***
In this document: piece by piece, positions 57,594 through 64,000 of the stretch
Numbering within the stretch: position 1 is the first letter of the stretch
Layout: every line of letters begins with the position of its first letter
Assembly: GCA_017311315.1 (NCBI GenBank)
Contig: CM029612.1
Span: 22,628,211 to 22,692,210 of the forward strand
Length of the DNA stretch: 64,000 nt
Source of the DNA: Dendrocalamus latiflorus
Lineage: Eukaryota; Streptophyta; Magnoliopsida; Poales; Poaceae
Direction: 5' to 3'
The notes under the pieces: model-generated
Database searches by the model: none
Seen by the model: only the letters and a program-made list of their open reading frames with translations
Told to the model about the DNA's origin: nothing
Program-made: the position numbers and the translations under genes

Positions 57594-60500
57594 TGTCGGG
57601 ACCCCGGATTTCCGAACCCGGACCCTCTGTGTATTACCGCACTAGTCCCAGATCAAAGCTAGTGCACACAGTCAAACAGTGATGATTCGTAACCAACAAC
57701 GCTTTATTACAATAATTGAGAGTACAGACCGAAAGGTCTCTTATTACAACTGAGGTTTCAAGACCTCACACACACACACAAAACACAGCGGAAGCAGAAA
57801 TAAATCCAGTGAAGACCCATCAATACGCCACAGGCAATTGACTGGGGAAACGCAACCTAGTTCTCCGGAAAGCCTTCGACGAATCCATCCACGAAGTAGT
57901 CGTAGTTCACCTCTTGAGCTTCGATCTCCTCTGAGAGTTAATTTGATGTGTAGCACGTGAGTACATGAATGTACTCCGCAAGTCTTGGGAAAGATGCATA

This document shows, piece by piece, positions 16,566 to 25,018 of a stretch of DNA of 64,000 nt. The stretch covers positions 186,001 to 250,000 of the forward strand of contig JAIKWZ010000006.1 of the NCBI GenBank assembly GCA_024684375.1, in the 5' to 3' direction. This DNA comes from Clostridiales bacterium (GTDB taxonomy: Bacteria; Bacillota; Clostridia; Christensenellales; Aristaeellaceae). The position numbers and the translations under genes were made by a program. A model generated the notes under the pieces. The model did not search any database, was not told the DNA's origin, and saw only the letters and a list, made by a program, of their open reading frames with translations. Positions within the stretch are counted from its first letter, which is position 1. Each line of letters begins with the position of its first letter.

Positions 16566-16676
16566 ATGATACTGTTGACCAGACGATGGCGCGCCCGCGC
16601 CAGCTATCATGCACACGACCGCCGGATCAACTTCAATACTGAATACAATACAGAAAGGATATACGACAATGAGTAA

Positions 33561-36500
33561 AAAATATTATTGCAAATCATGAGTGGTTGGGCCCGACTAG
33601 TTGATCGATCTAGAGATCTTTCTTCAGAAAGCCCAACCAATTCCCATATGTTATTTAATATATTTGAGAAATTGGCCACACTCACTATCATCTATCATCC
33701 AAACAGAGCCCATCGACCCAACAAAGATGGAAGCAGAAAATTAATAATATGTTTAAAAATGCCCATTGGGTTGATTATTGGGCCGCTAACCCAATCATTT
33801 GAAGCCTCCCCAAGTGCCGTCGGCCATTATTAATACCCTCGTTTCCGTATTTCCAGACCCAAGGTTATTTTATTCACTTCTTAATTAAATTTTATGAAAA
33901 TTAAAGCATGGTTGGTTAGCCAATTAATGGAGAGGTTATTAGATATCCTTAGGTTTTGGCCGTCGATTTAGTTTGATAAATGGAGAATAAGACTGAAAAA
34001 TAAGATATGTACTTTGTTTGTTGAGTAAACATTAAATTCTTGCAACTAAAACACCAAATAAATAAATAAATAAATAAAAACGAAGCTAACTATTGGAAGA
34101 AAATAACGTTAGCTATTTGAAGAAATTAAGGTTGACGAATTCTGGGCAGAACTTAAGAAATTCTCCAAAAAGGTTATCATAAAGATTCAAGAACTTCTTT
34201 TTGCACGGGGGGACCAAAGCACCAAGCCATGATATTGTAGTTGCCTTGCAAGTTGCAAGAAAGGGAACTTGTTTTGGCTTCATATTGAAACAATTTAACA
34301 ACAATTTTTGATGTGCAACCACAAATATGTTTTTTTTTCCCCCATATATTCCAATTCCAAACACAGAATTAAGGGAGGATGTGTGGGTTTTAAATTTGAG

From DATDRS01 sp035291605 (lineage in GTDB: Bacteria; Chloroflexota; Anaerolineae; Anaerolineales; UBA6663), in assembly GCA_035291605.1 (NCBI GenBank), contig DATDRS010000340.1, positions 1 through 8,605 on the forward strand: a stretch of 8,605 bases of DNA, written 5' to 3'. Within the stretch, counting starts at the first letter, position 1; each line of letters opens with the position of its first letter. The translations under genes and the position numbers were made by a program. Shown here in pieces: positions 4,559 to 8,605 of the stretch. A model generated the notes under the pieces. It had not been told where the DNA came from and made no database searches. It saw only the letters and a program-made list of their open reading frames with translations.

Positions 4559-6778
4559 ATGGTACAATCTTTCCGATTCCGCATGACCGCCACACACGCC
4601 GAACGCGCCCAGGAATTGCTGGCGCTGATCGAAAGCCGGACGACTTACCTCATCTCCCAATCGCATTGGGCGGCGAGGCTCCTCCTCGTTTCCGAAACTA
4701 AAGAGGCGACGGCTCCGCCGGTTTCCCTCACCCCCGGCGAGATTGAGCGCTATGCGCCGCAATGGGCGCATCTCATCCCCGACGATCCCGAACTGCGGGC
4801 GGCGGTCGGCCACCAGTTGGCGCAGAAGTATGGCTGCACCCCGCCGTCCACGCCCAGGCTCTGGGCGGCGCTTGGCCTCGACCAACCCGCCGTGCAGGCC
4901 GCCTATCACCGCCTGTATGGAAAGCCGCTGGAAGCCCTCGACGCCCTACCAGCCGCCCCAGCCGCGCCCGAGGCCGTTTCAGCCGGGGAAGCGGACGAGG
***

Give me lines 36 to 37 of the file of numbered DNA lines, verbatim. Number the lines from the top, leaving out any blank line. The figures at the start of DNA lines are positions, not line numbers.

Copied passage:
From DATDRS01 sp035291605 (lineage in GTDB: Bacteria; Chloroflexota; Anaerolineae; Anaerolineales; UBA6663), in assembly GCA_035291605.1 (NCBI GenBank), contig DATDRS010000340.1, positions 1 through 8,605 on the forward strand: a stretch of 8,605 bases of DNA, written 5' to 3'. Within the stretch, counting starts at the first letter, position 1; each line of letters opens with the position of its first letter. The translations under genes and the position numbers were made by a program. Shown here in pieces: positions 4,559 to 8,605 of the stretch. A model generated the notes under the pieces. It had not been told where the DNA came from and made no database searches. It saw only the letters and a program-made list of their open reading frames with translations.

Positions 4559-6778